How flexible is the US Constitution?
writing a constitution down in one document.
a system by which
a constitution is protected from change by law
However, the Founding Fathers knew that there would need to be some mechanism for changing the Constitution to meet the changing needs of society - an amendment process - and this is outlined by in-article V.
The constitution is ' the first, shortest and longest lasting constitution'
Because it is such a brief document-one of it most important qualities is its 'Vagueness'
Given that the Constitution is the main guide for US politics, it is surprisingly short. There are many clearly enumerated powers, but the Constitution is often unclear. This is partly because it is a compromise between Founding Fathers who sometimes disagreed, and partly because there was a deliberate decision to allow room for the Constitution to evolve. However, this lack of clarity means there is often significant disagreement over its meaning.
Before looking at the clauses which are implied- let's looks at the powers and how they are divided.
The Constitution has many enumerated powers, (listed) However, many implied powers have been found in the Constitution too - powers that are not expressly written down in the Constitution but are needed to perform an enumerated power or are suggested by the wording.
Implied powers and the elastic clauses
The 'necessary and proper' or elastic clause
Article I, section 8 of the Constitution it states that Congress has the power 'to make all laws which shall be necessary and proper for carrying into execution the foregoing powers'. This clause is also known as the 'elastic' clause because it allows Congress to stretch its powers. It has been a source of great controversy, being used to justify major expansion of the power of federal government. In McCulloch v Maryland 1819, the Supreme Court tested the necessary and proper clause and ruled that Congress has the power to create a national bank, even though the right to create a bank is not explicitly stated in the Constitution. It gave a broad interpretation using implied powers to allow Congress to act. The interstate commerce clause is often described as elastic because of the way in which it has been used to justify the expansion of federal power.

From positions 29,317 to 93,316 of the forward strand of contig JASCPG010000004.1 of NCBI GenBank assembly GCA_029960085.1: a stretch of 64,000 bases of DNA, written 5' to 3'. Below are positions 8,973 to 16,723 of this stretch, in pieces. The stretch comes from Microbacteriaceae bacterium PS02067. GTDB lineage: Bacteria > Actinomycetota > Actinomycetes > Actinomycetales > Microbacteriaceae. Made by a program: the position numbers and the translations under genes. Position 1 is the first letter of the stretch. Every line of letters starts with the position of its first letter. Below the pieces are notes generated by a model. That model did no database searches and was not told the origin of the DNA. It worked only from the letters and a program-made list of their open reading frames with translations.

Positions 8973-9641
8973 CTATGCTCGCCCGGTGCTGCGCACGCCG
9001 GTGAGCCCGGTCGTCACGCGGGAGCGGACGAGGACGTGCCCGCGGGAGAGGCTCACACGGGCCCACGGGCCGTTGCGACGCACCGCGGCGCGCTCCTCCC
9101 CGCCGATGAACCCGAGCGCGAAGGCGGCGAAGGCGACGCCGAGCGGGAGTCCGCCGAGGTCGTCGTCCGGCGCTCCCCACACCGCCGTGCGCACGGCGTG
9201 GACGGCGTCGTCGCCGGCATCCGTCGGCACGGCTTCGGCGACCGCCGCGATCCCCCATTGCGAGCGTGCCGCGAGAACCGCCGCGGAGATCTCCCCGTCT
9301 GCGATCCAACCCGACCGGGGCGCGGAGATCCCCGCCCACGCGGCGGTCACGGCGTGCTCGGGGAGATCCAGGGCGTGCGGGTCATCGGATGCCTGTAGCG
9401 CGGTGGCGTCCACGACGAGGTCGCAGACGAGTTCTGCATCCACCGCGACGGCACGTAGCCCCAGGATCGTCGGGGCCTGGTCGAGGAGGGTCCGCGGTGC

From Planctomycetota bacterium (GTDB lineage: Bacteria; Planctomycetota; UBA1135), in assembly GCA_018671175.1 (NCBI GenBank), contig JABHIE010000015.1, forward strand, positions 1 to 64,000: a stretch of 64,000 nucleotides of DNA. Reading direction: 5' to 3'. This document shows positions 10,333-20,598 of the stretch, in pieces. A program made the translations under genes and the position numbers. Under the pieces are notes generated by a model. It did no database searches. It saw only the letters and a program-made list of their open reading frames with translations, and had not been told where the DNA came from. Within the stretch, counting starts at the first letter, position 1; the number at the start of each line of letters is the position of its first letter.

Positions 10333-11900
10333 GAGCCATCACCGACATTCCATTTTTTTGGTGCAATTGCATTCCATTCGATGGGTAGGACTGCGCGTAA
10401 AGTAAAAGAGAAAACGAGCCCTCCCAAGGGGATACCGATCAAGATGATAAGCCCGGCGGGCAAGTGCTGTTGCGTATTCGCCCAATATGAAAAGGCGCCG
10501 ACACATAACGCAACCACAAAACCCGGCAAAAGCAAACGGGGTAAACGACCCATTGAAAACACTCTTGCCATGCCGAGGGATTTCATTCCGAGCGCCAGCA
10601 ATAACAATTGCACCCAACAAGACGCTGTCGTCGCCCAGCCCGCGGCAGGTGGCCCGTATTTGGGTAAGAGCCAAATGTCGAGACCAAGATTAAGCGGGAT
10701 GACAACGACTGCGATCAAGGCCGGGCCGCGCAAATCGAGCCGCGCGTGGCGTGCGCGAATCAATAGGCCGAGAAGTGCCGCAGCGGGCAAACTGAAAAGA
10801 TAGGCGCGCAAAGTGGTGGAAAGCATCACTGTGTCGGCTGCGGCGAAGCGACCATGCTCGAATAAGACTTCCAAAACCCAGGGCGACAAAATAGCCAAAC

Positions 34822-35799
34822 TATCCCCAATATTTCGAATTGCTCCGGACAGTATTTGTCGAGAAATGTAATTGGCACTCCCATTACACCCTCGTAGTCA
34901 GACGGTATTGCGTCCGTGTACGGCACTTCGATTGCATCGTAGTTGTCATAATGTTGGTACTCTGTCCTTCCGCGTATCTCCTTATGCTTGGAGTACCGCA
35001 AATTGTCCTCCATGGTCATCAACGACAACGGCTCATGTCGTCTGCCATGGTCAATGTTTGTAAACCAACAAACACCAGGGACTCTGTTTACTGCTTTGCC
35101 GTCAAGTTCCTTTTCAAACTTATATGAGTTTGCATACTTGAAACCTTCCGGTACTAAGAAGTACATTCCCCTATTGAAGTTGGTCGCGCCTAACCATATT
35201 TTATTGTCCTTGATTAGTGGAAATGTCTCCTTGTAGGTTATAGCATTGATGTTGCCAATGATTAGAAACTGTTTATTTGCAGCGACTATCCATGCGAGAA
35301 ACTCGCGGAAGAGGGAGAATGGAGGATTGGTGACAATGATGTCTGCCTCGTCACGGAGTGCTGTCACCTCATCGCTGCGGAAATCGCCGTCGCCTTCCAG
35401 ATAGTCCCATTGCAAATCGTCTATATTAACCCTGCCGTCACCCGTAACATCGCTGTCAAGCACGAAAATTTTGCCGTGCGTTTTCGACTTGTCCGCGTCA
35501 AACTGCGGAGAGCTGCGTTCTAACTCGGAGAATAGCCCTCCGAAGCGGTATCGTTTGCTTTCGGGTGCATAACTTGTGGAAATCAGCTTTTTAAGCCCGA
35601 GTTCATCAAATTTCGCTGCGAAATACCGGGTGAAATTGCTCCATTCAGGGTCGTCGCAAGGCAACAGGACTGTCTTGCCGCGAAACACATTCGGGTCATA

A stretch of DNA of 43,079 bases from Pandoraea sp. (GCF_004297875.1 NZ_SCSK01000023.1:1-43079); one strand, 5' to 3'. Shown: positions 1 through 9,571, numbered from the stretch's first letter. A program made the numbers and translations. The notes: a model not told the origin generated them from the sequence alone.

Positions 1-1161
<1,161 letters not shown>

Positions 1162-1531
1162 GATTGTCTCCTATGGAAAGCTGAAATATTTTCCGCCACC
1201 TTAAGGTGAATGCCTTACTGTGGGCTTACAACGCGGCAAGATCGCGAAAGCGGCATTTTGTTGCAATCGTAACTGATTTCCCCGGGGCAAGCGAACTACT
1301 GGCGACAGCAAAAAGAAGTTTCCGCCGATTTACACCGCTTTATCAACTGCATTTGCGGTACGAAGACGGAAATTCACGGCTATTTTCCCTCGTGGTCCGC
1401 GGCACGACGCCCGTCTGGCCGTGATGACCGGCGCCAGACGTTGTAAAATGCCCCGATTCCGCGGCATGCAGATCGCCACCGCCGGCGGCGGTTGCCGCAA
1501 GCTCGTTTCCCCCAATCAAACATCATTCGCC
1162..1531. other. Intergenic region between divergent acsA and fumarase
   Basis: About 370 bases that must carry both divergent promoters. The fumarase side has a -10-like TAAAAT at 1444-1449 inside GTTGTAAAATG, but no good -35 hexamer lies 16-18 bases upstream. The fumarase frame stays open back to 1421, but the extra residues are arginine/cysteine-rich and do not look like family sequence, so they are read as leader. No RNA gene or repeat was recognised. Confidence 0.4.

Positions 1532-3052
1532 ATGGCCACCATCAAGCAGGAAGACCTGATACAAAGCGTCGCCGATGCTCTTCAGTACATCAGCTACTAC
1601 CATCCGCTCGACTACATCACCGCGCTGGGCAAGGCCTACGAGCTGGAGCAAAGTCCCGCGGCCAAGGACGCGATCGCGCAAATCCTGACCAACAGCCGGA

Another 'elastic clause is the Commerce Clause Article 1 section 8- This has been used to justify the government's power to regulate much of the economy.
Proposals that failed
The Equal Rights Amendment
Would have provided equality of rights by the federal or state governments on account of sex. Congress took it up again recently with a number of proposed measures that never came to congressional vote. Failed to reach required number of states in 1982
Click here for ERA Explained
The Flag Protection amendment
Would allow Congress to make it illegal to desecrate the US flag. Hotly disputed issue. Supreme Court in US v Eichman 1990 overturned the Flag Protection Act on the basis of1st amendment freedom of expression rights. Constitutional amendment proposal was an attempt to overturn this. Successfully passed in the House six times up to 2006, but always failed to be voted on or gain enough votes to pass the Senate.
Right to vote amendment
Introduced to prevent restrictions on voting. Would end felony voting restrictions and help protect voting rights after Shelby County v Holder Supreme Court ruling in 2013 overturned sections of the Voting Rights Act 1965. Representatives Mark Pocan and Keith Ellison reintroduced it in 2013.
The District of Columbia Voting Rights Amendment
Would have given District of Columbia full representation in the United States Congress as if it were a state. DC would also be able to participate in the amendment process. Failed in 1985. Passed by House and Senate but failed to get the support of enough state legislatures.
Click here: John Oliver argues for DC to be a state
The Federal Marriage amendment
Introduced into Congress several times between 2002 and 2013. Seeks to define marriage as exclusively between a man and a woman. Failed to receive the required votes in both the House and Senate in 2006. Issue seen as central in 2004 presidential elections, with George W. Bush strongly for the amendment and John Kerry arguing that individual states should decide. Introduced in 2015, without congressional vote, by Tim Huelskamp, a social conservative in the House.
Saving American Democracy amendment
Proposed by Senator Bernie Sanders in 2011. Aimed to overturn Citizens United v FEC ruling of 2010 in which the court removed regulations on funding of elections. Aims to limit influence of corporate donors in United States elections.